Rebel Groups

The Lord's Resistance Army (LRA)

6.75 The Lord's Resistance Army, which has been fighting the Ugandan
Government for nearly 18 years, has become know for its brutality. The
Ugandan Refugee Law Project (RLP) produced a report called “Uganda: Behind
the Violence” in February 2004 about the LRA after interviewing around 900
people from northern Uganda, including many former fighters, to try to discover
just what it and its mysterious leader, Joseph Kony, stand for. [5](p13)

6.76 The report states that the seeds of this 18-year conflict were sown in the
defeat in 1986 of Presidents Milton Obote and Tito Okello by forces loyal to
Uganda's current leader, Yoweri Museveni. The remnants of the defeated forces
fled north, to their home areas - fearful that the new government would carry out
attacks in retribution for government massacres in the Luwero triangle under the
previous regimes. [5](p13)



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6.77 According to the RLP report, the defeated fighter reformed and eventually
rallied to a spiritualist - Alice Lakewenya, in the hour of their despair. She was
in turn defeated in 1987 and other rebels failed to capitalise leaving a power
vacuum in northern Uganda that Joseph Kony filled with the Lord's Resistance
Army, states the report. [5](p13-14)

6.78 The RLP report states that:

      "The leader of the LRA Joseph Kony is himself shrouded in a
      veil of secrecy: on the one hand he is presented as a
      disorganised criminal who can be quickly and easily crushed,
      and on the other he is portrayed as an invincible messenger of
      God which no bullets can penetrate. A BBC reporter confirmed
      what RLP found in the field: ”Little is known about the rebel
      leader– and it is clear that this is exactly how he likes it. He has
      created an aura of fear and mysticism around himself which is
      an image difficult to dispel”. Given this confusion, numerous
      labels have been used to describe Kony and the LRA: ‚’lunatic’,
      ‘irrational’‚ ‘inexplicable’, ‘terrorist bandits’ and ‘thugs’.
      [5](p14-15)

6.79 These caricatures have had important practical implications, making it hard
to know what strategies would be most effective in ending the war, claims the
RLP report. [5](p14-15)

6.80 In addition, according to the RLP report there is an important spiritual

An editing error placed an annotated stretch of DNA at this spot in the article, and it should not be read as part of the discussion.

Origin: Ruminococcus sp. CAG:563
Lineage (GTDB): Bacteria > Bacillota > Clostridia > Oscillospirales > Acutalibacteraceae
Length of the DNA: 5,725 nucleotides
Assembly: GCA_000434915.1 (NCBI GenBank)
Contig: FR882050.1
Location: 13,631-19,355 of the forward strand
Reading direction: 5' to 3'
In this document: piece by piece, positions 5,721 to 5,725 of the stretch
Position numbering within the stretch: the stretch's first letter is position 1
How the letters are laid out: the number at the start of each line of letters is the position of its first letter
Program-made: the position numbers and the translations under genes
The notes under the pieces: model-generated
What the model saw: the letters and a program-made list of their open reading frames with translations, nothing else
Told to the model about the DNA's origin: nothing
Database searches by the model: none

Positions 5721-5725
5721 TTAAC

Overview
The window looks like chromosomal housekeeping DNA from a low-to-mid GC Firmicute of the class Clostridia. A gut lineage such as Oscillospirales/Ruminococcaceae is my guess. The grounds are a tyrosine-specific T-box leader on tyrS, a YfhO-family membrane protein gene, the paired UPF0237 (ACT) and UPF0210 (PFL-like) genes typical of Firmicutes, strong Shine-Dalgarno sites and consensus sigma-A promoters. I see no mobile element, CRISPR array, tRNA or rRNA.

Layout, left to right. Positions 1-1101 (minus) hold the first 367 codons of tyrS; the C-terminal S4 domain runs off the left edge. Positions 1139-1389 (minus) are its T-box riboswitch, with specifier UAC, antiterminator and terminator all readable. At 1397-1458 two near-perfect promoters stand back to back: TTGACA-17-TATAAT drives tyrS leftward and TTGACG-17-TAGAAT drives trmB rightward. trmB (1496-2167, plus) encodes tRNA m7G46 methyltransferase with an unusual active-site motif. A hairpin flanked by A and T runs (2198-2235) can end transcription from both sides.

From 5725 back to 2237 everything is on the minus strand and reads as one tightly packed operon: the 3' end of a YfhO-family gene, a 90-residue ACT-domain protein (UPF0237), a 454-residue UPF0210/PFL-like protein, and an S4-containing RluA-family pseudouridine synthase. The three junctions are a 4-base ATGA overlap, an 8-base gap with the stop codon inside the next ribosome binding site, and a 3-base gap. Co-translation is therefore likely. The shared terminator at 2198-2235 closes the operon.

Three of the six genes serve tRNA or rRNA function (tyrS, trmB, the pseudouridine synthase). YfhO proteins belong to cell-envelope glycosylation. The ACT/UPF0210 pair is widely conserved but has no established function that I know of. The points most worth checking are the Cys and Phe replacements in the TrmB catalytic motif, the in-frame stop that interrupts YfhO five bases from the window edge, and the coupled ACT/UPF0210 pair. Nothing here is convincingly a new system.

dimension to the LRA. It states that “although the group is not a cult, Kony uses
his spiritual and biblical revelations to manipulate people much like a cult
leader, but does not appear to brainwash them heavily: most LRA members end
up believing in his spiritual power, but they are not mesmerised by his presence.
Kony has a multi-layered spiritual vision, but Kony also uses this spiritualism to
maintain control, starting with his overall vision of liberation and destruction
and continuing with individual spirits that ‘guide’ specific military tactics”.
[5](p14-15)

6.81 Andrew Harding, states in his article on BBC News from 3 March 2003
that, “the LRA has so successfully terrorised the population that it only needs to
carry out the occasional massacre to keep hundreds of thousands of civilians on
the run”. [69v]



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6.82 The USSD 2004 states that,

       “The LRA continued to abduct thousands of civilians for
      training as guerrillas; most victims were children and young
      adults whom the LRA forced into virtual slavery as laborers,
      soldiers, guards, and sex slaves.” [2b](3)

The USSD 2004 continued,

      “More than 85 percent of LRA forces were made up of children
      whom the LRA abducted and forced to fight as rebels; most
      LRA rebels were between the ages of 11 and 16. [2b](p17)

6.83 It is reported by the RLP that these child soldiers are often forced to kill
their own parents so they have no way back. In the LRA only around 200 core
combatants are fully armed with weapons allegedly supplied by the Sudanese
government and other sources. [5](p19)

6.84 President Museveni wishes to use military means to end this conflict.
But many church and traditional leaders believe that only talking can halt the
LRA's murderous campaign. Kony and his senior commanders believe that if
they surrendered the government would kill them, says the RLP. [5](p15)

6.85 Andrew Harding of the BBC, believes that “The LRA has no obvious
territorial or political goals”. [69v] The RLP reports however that in addition to
the spiritual dimension, there is considerable debate within the discourse on the
war as to whether or not the LRA has a political agenda. Having a political
agenda is seen by many of those commenting on the war as a precondition for
conducting negotiations with Kony, and his apparent lack of a clear political
program has generated considerable confusion. [5](p14)

6.86 The RLP report notes that “This lack of clarity was reflected on the ground:
some respondents in the conflict zone expressed the belief that he has no
political agenda, while others said that Kony may have an agenda but that it was
not yet articulated. Indeed, many interviewees were profoundly confused about
the fact that Kony claimed to be fighting for them, yet was killing and abducting
them at the same time”. As one northern politician says in the report, ‘Now the
LRA say that their agenda is democracy, multi-partyism, land, etc. They even
claim they are upset by rigged elections! Ha! They are just jumping on the
bandwagon, any bandwagon that comes.’ [5](p14-15)


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6.87 The USSD 2004 states that,